Some of my aboriginal friends are pretty ambivalent about it, while others find it incredibly difficult and call it Invasion Day . On the other hand, many of my immigrant friends see it as a celebration of their new country – and good on them. As a white Australian, the third generation of free immigrants (read boat people!), I’d like to see the date moved, perhaps to January 1st to celebrate federation.

The thing is, we all need to have a serious conversation about how we treat each other, irrespective of where we originally came from, the colour of our skin and what god we do or don’t believe in. I’ve noticed especially the last few years, really insidious racist views paraded on television, print and especially online media. And it makes me fearful.

I’ve been abused on social media for not celebrating what I see as a colonial takeover of a country. It’s my choice not to do so but I don’t want to stop anyone else from partying. There’s room for different views but it needs to be offered with respect, not absolutes – and never with violence.

Australia’s a big country – my hope is we can all be big enough to live in it peacefully together. To do that, I think we have to be like Paul and Isobella – gracious and forgiving. And like Nikki – brave enough to call out racism when we see it.



Chinese New Year – Spicy Plum Sauce

It’s been a while since I’ve posted anything, it’s been quite chaotic! As we glide into the back end of summer here in Tasmania, I’ve been busy planning beds for winter vegetables, planting for autumn harvest, cropping the summer bounty, making feta cheese, dispatching the most recent rabbits (filling the freezer again!) and making sure our second doe (the beautiful Bella) is pregnant with another litter for autumn eating. My cupboards are full of cordials, flavoured oils, vinegars, dried fruit, and even home made Furikake, thanks to a brilliant crop of green shiso in the greenhouse this year. (Leave a comment if any of you are interested in a recipe for this).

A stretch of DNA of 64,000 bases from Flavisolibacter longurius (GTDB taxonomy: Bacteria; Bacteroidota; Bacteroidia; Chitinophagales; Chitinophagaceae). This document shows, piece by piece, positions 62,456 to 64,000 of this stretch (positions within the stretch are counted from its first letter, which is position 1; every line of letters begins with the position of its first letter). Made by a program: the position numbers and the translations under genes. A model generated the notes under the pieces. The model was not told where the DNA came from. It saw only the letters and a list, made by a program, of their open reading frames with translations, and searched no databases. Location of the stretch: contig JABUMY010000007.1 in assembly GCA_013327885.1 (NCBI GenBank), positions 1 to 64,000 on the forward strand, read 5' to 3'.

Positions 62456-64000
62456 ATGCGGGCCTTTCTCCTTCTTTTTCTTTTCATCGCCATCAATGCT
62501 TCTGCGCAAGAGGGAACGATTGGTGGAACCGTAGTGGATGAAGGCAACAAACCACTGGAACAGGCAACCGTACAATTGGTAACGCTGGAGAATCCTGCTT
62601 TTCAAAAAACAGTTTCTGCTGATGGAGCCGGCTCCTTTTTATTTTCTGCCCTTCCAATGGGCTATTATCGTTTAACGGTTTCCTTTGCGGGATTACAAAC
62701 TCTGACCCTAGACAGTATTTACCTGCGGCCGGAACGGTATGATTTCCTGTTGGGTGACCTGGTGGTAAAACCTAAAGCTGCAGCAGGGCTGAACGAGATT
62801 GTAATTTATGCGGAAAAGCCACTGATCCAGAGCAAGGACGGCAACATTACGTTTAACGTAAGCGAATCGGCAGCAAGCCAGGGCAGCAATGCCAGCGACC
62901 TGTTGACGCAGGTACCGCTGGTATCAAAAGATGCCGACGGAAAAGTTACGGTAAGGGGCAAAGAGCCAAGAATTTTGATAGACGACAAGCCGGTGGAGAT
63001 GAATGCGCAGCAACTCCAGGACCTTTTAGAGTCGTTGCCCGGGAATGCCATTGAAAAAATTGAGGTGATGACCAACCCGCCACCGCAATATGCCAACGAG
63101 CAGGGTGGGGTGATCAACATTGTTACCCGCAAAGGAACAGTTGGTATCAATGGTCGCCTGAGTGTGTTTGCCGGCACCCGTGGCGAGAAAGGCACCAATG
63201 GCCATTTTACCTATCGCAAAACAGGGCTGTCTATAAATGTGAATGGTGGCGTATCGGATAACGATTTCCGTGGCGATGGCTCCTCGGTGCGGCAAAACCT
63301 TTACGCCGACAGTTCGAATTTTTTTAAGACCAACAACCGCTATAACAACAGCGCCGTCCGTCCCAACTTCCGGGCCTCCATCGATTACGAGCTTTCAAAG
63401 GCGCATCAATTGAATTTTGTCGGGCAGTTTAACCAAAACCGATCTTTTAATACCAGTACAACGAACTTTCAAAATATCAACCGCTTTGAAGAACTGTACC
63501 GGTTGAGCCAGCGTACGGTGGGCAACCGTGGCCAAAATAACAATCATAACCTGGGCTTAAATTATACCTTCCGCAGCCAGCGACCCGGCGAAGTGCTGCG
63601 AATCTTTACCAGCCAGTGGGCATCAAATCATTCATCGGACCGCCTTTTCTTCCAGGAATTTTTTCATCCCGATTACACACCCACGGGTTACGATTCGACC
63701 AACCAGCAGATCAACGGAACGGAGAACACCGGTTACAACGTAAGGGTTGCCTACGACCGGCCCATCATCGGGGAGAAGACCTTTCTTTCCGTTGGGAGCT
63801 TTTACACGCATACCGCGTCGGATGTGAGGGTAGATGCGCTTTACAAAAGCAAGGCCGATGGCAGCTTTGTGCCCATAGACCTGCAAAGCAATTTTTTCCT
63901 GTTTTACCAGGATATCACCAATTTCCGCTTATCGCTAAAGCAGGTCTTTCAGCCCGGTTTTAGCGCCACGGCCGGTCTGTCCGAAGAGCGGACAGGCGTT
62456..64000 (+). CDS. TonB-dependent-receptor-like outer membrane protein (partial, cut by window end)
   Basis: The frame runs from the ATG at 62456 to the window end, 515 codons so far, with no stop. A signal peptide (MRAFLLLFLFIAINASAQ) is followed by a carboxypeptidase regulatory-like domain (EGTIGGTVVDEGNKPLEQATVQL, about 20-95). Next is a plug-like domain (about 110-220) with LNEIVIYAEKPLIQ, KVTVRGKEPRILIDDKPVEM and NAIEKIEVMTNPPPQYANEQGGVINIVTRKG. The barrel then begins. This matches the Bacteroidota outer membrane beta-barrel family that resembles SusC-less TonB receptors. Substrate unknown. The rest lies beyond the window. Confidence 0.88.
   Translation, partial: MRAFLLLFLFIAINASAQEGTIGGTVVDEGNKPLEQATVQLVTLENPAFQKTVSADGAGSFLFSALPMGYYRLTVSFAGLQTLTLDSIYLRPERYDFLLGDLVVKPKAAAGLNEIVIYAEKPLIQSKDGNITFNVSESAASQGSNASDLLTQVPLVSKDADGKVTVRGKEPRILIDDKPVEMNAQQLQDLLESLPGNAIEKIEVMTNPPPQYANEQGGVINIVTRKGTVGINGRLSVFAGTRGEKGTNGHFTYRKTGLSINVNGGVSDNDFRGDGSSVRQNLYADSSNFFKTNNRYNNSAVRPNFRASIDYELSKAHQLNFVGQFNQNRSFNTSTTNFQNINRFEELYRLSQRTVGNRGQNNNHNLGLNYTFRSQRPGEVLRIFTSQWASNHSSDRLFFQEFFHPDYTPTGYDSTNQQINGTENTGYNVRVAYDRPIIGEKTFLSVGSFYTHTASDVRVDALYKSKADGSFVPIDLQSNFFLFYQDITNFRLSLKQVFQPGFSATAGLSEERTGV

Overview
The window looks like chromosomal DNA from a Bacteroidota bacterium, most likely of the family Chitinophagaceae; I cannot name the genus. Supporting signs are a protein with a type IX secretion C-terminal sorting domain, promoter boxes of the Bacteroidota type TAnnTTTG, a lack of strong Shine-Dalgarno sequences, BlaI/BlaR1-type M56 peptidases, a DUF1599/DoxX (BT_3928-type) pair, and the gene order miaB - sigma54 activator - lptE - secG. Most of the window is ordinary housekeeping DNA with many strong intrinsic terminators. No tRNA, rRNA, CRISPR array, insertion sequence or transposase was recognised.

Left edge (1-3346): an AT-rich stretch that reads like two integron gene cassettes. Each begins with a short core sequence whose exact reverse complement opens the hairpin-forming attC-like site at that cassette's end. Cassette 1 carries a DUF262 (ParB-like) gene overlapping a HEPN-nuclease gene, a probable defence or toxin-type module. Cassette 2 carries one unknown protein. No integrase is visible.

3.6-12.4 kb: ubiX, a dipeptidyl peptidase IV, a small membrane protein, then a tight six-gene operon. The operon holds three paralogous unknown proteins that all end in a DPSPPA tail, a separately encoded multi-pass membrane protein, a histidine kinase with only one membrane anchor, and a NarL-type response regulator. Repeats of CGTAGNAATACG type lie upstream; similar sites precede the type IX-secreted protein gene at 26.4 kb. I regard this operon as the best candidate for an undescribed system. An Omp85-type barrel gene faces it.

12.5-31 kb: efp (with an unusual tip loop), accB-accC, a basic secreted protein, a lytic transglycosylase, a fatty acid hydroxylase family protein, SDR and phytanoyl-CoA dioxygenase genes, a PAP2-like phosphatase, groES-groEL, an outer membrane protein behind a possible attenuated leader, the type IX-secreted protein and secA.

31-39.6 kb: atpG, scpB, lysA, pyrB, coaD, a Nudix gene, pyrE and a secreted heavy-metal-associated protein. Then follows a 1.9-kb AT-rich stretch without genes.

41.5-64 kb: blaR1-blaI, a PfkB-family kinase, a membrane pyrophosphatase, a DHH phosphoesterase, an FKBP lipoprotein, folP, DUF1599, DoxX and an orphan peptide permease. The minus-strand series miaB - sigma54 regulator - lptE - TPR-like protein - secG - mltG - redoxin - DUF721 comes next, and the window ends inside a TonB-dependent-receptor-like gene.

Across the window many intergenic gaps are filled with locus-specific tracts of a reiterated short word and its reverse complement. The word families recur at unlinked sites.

Since the corner of shame has been revived, ready for a beehive later this year, the plum tree has loved all the extra attention and yielded a decent crop. As I write there’s three huge trays of plums in the dehydrator becoming prunes for use over winter and a couple more big bowls to do things with. Chinese New Year is coming up on Monday so I’ve decided to make Spicy Plum Sauce with 2 kilos of fruit.

I only make this every couple of years as my household aren’t big sauce or chutney fans but it’s a wonderful addition to stir fries, a marinade for barbecue chicken or rabbit and is fabulous as a dipping sauce with spring rolls, dumplings or just about anything! Also, we are all chilli lovers, so if you’re not as keen on the hot notes, adjust the number of chillies, remove the seeds, try a milder variety or even omit them altogether. Some of my treasured Habanero chillies got sunburn in the greenhouse while still green a couple of days ago, and this seemed an ideal use for them. I personally feel it’s important to make any recipe your own, rather than following someone else’s to to absolute letter. So this is my take on Spicy Plum Sauce this year – go and make it yours 🙂


Spicy Plum Sauce


2kg plums     1/2 cup soy sauce      1/2 cup Chinese cooking sherry   2 cups cider vinegar or white wine    1/2 cup brown sugar    1 red onion, finely diced    1 tab grated ginger      3-4 cloves garlic      6 habanero chillies, finely chopped

In a small square of muslin:  1 cinnamon quill    1 star anise     2-3 allspice berries   1 tsp cardamon pods   1 tsp coriander seed


Tie the spices in the muslin and hang off the handle of a stockpot. Halve and pit the plums, add them to the stockpot with the sherry, onion, ginger, garlic and vinegar or white wine. (If you like the sauce sharp, use vinegar).

Simmer it all together, stirring occasionally. Once the plums are starting to soften add the chopped chillies. Cook until the plums are falling apart. Allow to cool (I left mine overnight) and remove the muslin bag. If you like your sauce smooth, pour into a blender jar and blend thoroughly. If you like your sauce chunkier, use a potato masher or the back of a wooden spoon.

Reheat and pot up into sterilised glass bottles (or jars if it’s chunky) and process in a water bath for extended shelf life.


Meanwhile, have a wonderful Chinese New Year wherever you are 😀